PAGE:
adelaide fringe theatre review: chants des catacombes
Just waiting outside the Old Adelaide Gaol for the doors to open confirms the idea that this won’t be your ordinary theatre show. Adventuring in the yard, my friend and I find a makeshift grave remembering ‘Missy’; the discovery seems fitting given what little I know about the show. When asked about Present Tense’s Chants des Catacombes, I respond vaguely with “it’s in the Old Gaol, some women sing, and I think you follow them around.”
Perhaps too succinct a summary for the show that follows, but not knowing what’s going to happen is something that really lifts the show – so if you are going to see it then stop reading this, and just know that Chants’ structure alone makes it worth seeing.
The performance begins once the doors to the outer area of the gaol open. Four at a time we are let into the yard and told to follow a path of candles, free sangria in hand. Upon reaching what I imagine was once an exercise yard but is now a grassy courtyard, we find a waistcoated man playing Bitches Aint Shit on a worn out piano – and with that, any semblance of comprehension I have of what is about to happen vanishes.
We are led into the gaol itself and here the women appear. Three women (Anna Boulic, Laura Burzacott and Zoe McDonald) run, scream, and sing around and above us in an orchestrated madness. Over the course of the next hour, they evolve from three maniacal women into three separate entities – but never quite becoming fully fleshed-out characters. Through song and monologue they tell their stories, each given its own setting in a new room.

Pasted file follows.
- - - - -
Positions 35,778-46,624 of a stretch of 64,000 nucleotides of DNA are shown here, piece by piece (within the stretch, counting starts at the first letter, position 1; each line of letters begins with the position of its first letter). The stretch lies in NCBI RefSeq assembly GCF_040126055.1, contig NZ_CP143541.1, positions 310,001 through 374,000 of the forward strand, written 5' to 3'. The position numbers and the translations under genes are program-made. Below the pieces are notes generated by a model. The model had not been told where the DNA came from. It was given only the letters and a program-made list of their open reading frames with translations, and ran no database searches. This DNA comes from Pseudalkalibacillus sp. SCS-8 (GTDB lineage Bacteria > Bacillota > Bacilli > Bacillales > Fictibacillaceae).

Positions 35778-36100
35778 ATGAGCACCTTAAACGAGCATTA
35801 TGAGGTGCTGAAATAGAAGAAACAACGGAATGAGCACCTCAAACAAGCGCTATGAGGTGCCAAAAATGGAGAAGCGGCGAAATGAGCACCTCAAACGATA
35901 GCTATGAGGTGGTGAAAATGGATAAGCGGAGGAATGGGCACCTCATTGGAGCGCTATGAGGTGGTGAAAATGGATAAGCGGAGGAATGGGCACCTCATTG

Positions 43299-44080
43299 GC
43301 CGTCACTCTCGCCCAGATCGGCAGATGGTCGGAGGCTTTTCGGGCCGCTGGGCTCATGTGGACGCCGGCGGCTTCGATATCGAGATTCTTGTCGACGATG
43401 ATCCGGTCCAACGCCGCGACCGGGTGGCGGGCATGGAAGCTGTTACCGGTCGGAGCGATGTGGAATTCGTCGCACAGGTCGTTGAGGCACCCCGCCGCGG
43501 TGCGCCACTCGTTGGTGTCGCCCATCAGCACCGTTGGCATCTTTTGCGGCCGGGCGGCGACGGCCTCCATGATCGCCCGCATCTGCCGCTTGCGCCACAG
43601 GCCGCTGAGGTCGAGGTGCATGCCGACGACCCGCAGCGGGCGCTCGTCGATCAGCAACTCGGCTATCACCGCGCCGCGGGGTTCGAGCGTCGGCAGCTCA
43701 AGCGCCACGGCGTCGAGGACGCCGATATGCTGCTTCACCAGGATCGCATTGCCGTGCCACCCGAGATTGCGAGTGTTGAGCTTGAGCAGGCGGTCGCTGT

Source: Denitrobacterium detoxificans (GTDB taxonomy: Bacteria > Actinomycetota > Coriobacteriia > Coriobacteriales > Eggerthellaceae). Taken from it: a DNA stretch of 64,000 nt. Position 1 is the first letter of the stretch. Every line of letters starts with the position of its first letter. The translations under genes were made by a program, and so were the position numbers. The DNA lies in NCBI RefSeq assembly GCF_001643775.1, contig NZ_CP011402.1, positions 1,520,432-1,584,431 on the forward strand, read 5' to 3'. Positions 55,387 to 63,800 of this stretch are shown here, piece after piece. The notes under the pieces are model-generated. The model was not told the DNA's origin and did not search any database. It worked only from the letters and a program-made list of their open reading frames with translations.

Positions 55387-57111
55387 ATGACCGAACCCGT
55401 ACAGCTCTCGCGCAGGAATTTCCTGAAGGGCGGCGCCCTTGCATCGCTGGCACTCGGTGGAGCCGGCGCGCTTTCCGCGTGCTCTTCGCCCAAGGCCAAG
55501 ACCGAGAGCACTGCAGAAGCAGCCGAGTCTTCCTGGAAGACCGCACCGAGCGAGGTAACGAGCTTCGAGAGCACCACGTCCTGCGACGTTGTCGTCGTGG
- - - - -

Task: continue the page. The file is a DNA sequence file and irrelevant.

Moving between rooms and stories is exciting and intriguing, the songs are well chosen and their voices are beautiful – yet it doesn’t quite come together. At the heart of it, the stories are too fragmented to create a narrative. It also seems like more could have done with the space – we move from room to room, but that’s it. Sadly, I can picture the same show being performed on a traditional stage, which defeats the purpose of having such a site-specific performance.
The space isn’t properly engaged with and the stories aren’t properly formed. In any other performance this would be almost unsalvageable, yet the unique setting and execution of Chants des Catacombes – with its live music and guest artists, The Twoks (read Lip’s interview with them here!) – create a beautiful and truly interesting show.
Present Tense’s Chants des Catacombes is showing as part of the Adelaide Fringe Festival until February 29.